And he protects his harshest words for people of color. Equally, those who agree with him are patriots, love the flag, love the military, and simply want to make America great again.

What Trump is doing is commandeering the American civil religion and using it to push a divisive ethno-religious nationalism that demonizes people of color and of other faiths.

The idea of an American civil religion was defined in a seminal 1967 essay by Berkeley professor Robert Bellah. In it, he claimed there are certain rudiments of American institutions that “provide a religious measurement for the whole fabric of American life, with the political sphere” and are “uttered in a set of beliefs, symbols, and rituals”.

Amongst the numerous sacraments of this civil religion are the Declaration of Independence, the American flag, the national anthem, and ceremonial places and events like Arlington National Ceremony and presidential inaugurations.

But scholars have long noted the danger of civil religion being used by states and political bests as a means to shape and operate the public. One of its decentralizations is a religious nationalism that, as the Princeton professor Philip Gorski writes, is a “toxic blend of apocalyptic religion and imperial enthusiasm that envisions the United States as a righteous nation charged with a divine commission to rid the world of evil”. It endorses the demonization of others who dare disapprove the nation and encourages views of them as evil. The nation’s symbols and leaders become its personifications, and thus, beyond scrutiny. So all who don’t revere Trump are cast as enemies of the state and deemed a threat to the American identity.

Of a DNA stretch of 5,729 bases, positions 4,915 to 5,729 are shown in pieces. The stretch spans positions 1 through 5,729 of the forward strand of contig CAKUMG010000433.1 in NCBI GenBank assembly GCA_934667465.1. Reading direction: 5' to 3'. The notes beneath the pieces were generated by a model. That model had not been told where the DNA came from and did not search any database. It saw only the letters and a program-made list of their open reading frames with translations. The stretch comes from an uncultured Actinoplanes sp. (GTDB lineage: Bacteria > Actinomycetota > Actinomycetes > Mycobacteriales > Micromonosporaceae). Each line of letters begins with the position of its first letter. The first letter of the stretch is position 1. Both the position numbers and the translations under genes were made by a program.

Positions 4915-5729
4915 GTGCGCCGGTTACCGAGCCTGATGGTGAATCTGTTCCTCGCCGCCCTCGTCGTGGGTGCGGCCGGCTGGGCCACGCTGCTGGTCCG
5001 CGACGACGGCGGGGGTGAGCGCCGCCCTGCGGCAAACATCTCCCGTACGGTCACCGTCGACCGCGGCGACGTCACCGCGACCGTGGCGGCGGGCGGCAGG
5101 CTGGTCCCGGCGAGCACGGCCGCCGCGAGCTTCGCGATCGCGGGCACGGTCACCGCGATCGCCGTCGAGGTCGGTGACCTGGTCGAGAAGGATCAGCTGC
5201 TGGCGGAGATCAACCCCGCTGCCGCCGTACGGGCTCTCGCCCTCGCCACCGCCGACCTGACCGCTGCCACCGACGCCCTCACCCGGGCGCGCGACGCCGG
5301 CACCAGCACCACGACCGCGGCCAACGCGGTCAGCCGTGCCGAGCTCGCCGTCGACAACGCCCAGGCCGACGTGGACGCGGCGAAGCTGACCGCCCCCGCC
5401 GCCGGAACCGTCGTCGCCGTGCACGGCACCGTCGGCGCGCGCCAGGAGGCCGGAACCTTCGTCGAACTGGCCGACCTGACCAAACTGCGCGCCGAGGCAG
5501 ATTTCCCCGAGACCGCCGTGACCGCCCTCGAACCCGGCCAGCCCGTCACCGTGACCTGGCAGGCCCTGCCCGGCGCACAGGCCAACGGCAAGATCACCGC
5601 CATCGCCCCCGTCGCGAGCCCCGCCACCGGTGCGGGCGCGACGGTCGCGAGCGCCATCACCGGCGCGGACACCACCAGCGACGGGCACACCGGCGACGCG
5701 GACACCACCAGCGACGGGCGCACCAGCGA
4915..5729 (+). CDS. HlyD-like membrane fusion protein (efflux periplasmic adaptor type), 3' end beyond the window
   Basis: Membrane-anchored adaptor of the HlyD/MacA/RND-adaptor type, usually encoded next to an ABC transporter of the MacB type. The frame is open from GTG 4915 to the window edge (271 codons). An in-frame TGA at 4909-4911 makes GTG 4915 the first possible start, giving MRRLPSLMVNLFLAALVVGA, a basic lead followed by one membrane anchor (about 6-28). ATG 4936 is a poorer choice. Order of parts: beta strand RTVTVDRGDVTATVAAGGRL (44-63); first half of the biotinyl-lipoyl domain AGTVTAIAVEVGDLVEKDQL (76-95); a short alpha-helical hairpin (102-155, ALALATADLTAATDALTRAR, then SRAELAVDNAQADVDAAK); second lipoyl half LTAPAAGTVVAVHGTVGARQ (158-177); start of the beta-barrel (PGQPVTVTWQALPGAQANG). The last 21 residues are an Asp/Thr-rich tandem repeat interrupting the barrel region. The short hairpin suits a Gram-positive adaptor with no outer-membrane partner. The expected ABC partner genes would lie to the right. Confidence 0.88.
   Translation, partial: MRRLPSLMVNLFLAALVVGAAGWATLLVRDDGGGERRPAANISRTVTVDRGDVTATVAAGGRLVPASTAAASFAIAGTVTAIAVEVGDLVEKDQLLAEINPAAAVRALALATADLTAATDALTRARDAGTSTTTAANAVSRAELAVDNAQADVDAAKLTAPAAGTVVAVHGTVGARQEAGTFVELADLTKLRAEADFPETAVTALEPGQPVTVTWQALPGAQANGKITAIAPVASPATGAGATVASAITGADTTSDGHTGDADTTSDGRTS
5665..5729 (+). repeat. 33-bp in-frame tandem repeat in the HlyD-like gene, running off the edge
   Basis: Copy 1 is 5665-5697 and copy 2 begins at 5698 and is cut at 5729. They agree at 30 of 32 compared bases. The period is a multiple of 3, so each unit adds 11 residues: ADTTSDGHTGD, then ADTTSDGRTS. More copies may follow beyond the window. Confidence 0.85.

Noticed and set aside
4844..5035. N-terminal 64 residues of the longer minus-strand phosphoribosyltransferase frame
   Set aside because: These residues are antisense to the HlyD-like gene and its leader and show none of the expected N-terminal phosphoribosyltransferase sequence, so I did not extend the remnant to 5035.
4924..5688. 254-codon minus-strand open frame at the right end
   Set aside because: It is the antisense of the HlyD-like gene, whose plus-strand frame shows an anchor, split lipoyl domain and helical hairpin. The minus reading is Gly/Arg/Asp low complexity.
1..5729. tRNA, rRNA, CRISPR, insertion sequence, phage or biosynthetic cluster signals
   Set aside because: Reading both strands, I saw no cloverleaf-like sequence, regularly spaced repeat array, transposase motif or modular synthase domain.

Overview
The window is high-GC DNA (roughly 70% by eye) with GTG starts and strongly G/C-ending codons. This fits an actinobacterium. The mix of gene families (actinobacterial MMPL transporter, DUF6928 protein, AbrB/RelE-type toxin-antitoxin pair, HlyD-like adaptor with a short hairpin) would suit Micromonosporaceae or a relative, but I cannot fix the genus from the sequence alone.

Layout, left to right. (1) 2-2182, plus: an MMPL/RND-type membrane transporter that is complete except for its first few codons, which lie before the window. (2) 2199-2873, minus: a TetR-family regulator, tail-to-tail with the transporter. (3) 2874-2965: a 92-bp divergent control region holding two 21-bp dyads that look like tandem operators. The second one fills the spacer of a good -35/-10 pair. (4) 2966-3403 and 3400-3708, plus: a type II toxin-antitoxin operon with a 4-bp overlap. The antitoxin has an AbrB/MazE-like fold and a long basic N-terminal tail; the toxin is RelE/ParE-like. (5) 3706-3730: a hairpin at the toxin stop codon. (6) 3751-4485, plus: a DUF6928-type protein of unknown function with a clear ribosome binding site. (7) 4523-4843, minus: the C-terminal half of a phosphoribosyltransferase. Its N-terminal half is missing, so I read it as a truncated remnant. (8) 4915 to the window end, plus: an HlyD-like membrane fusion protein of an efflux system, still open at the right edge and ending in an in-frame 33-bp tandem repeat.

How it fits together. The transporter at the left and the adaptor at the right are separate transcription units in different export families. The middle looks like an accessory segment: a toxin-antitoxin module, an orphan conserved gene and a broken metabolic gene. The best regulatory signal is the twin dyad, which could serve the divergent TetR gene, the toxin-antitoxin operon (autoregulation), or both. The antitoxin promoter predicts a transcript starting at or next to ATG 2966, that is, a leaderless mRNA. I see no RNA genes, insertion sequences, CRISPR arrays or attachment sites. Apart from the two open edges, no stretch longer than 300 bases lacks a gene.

A March 2017 Associated Press-NORC poll found that seven in 10 Americans believe the country is losing its identity, but there was little agreement on what the primary threats were.

This approach plays on the fears that changes occurring in the United States are disrupting the American way of life.

For Trump’s party, its members felt that illegal immigration was the biggest threat to the American identity. And they believe that speaking English and partaking a culture based on Christian beliefs and European values are at the core of the nation’s identity. Sociologists Rhys Williams suggests this is a result of the sub rosa association that makes “white Christian American” the baseline and default cultural understanding of the United States.

The president has intertwined these worries and the supposed threat felt by some of white America with a clinging to the nation’s symbols, even going so far as to literally hug the flag at times, as way of laying claim to “real Americanism” for himself and his supporters. This essentially means that he considers those who oppose him and his presidency particularly those who are people of color or of other faiths must be lesser versions of American.